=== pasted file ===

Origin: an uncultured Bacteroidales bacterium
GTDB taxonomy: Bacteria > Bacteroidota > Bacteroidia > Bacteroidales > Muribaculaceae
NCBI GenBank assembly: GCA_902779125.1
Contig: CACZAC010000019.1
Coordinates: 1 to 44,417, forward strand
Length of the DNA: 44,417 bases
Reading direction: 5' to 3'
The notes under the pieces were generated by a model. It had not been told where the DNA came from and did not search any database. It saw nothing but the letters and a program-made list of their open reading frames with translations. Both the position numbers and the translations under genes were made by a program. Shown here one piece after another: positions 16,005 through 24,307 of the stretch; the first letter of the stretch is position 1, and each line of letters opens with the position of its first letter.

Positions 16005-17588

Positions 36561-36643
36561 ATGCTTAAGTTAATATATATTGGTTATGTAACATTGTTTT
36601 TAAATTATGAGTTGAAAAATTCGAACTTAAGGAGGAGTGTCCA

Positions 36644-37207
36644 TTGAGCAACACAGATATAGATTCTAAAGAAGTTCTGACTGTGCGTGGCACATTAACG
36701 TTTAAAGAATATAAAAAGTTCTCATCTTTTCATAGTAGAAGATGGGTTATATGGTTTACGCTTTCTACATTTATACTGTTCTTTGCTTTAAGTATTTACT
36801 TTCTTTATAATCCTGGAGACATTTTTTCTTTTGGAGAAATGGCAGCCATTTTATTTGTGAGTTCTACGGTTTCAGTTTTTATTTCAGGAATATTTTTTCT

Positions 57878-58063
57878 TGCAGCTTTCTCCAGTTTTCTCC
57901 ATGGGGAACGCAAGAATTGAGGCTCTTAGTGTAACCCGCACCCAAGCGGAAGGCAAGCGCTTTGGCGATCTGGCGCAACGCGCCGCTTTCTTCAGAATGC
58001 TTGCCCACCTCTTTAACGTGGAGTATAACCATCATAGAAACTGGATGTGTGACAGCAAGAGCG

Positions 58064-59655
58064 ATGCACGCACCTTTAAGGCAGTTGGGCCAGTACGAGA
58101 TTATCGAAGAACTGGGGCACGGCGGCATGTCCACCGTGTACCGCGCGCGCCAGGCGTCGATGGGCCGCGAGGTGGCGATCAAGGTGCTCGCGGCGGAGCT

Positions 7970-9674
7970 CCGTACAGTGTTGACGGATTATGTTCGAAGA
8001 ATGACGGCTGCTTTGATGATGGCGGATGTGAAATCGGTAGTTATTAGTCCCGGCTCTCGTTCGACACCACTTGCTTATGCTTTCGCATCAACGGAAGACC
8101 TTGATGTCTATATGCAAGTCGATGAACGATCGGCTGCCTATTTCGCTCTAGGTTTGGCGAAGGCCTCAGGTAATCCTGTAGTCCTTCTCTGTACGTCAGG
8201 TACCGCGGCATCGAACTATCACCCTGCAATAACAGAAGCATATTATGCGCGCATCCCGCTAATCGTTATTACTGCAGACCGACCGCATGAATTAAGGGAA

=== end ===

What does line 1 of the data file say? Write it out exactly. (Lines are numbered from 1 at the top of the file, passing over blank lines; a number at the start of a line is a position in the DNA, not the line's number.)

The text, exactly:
Origin: an uncultured Bacteroidales bacterium